West Bridgford Wire: Incredible historical pictures released on Theatre Royal Nottingham digital archive. “Over the past two years, the Theatre Royal’s Creative Learning Team has worked in partnership with the University of Nottingham on a major archive and heritage project entitled Our Theatre Royal Nottingham: Its Stories, People & Heritage, funded by the Heritage Lottery Fund. Today, the team launch an innovative new digital archive documenting 153 years of theatrical history at the venue.”
The Stage: Online platform to tackle inequality for female musical theatre composers. “A dedicated platform promoting female musical theatre composers is being created in a bid to move the industry towards 50:50 gender parity. The project will create an online database of female theatre composers to showcase the ‘wealth of talent’ in the UK. It also aims to collect data that can used to encourage change.”
State Archives of North Carolina: Rare Irving Berlin WWII Play Photographs Online. “The State Archives of North Carolina’s Military Collection is excited to announce the availability online of 416 original photographs documenting the international tour of American songwriter Irving Berlin’s traveling U.S. Army play This Is The Army was performed from October 1943 through October 1945 during World War II.”
University of North Carolina: Grant to Libraries Will Provide Access to Rare Spanish, Portuguese and Catalan Dramas. “The University of North Carolina at Chapel Hill Libraries has received a grant of $12,100 from the Pine Tree Foundation of New York. The grant will help the Library catalog and digitize a vast collection of rare Spanish, Portuguese and Catalan dramas. The collection is particularly significant because it contains approximately 2,000 ‘comedias sueltas,’ according to Elizabeth Ott, Frank Borden Hanes Curator of Rare Books at the Wilson Special Collections Library. Comedias sueltas are pamphlet-length plays printed between 1674 and 1834, Spain’s golden age of drama.”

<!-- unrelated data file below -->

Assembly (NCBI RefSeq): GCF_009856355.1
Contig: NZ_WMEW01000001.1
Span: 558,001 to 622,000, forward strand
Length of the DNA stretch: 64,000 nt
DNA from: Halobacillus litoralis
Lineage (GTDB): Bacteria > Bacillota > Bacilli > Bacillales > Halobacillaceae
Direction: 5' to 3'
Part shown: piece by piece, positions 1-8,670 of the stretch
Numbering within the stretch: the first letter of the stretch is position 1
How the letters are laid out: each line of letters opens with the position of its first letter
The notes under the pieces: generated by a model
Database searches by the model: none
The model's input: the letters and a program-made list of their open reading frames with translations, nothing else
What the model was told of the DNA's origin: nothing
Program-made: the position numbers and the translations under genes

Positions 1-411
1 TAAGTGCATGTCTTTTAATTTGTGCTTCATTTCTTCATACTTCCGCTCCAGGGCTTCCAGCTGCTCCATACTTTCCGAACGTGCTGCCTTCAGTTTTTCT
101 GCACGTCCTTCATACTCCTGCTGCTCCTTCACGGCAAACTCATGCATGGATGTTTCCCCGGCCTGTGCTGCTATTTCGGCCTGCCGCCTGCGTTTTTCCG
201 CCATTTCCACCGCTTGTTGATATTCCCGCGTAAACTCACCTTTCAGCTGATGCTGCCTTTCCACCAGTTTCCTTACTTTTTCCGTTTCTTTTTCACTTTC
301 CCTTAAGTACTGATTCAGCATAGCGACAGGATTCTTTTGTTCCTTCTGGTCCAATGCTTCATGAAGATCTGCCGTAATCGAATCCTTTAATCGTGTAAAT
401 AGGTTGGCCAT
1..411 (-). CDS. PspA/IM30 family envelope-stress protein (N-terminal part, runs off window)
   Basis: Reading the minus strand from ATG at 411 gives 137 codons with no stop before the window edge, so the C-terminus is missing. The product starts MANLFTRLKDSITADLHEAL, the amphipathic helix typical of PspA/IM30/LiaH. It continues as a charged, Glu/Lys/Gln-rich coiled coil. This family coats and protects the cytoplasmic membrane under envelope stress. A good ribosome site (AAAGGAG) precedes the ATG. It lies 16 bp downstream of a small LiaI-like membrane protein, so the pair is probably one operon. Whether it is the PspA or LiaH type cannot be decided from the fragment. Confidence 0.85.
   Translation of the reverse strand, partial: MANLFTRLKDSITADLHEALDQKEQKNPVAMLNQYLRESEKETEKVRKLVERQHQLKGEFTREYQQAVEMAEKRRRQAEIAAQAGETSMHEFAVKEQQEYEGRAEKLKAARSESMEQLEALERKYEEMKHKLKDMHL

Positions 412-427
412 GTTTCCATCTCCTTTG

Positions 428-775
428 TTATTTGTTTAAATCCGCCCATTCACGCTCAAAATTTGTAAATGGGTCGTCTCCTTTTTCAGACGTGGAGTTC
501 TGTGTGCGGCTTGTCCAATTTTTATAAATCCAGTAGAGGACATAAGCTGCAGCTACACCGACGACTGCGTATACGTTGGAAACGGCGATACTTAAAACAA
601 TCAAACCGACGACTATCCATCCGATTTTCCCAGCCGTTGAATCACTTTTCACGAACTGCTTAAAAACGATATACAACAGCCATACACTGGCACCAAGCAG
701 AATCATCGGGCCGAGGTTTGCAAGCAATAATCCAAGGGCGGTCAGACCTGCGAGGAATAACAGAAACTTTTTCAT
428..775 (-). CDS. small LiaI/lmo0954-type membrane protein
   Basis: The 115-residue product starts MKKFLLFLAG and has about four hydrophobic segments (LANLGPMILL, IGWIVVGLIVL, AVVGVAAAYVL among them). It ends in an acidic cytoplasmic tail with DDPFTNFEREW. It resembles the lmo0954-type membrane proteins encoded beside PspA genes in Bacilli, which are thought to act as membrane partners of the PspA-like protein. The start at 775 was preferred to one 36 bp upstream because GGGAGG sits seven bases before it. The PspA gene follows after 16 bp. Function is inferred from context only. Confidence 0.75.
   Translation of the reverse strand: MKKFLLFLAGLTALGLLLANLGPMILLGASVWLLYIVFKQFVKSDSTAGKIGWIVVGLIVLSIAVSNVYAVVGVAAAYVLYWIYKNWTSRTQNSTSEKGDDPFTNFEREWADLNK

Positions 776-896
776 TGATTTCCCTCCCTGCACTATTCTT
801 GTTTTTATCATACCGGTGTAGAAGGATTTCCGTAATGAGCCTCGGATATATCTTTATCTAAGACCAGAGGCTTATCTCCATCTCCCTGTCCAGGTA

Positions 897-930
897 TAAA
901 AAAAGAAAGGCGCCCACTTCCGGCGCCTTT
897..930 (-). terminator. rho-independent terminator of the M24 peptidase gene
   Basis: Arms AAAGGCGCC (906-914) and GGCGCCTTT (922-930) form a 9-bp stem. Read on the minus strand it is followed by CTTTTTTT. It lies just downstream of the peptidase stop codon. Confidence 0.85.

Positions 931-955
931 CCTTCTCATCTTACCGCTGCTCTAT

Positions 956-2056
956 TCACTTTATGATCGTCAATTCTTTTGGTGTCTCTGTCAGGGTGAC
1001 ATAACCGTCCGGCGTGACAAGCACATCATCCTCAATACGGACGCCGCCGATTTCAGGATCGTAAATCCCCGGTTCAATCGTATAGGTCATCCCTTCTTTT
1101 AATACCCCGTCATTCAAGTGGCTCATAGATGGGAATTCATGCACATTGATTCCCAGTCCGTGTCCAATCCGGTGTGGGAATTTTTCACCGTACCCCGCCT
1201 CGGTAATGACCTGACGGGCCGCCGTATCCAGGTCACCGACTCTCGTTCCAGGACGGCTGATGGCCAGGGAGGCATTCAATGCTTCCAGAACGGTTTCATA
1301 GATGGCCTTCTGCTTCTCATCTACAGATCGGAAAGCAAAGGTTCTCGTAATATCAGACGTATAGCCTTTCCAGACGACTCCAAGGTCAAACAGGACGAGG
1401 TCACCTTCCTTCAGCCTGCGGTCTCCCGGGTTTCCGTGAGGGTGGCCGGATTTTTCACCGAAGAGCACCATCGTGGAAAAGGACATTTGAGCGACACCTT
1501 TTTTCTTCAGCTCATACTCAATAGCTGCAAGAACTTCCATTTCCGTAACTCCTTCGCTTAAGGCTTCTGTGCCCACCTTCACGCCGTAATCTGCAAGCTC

University of Pennsylvania: Prospecting Playbills. “A 1790 playbill advertising two comedies performed in the English town of Hull, The Belle’s Strategem and Harlequin Foundling, has 40 lines of text to describe the performance, including: “To conclude with a DANCE of FAIRIES in THE TEMPLE OF LIBERTY.” Playbills for 18th- and 19th-century dramatic performances such as this one are not only engaging, but filled with valuable information for researchers. How to capture and catalogue all of those varied, and often quirky, details for meaningful analysis? Neither a method nor a database exists. Until now.” That’s a heck of an opening for this article, but I’d love to learn the differences between this project and the British Library’s Playbill project, which was announced last September. Not that I think there should be only one or anything like that, I just want to know how this one is so different.
Variety: Broadway Critics Launch New Site for Theater Reviews. “There’s a new place for New York theater reviews. Those aren’t words you expect to hear these days, not as traditional media outlets scale back their theater coverage and more and more critics lose their full-time posts. But now a group of longtime reviewers — all veterans of city papers — has banded together to create New York Stage Review, a website that’s pushing back against criticism’s demise.”
Bucknell University: Bucknell To Help Bring Pre-Shakespearean London To Life With New Grant. “According to Diane Jakacki, digital scholarship coordinator and faculty teaching associate in comparative humanities, the funding will enable the project to compile and publish thousands of performance-related archival materials that span 500 years of London history. Jakacki, who serves as the project’s principal investigator, said the materials include playscripts, legal and religious records, and personal and diplomatic correspondence.”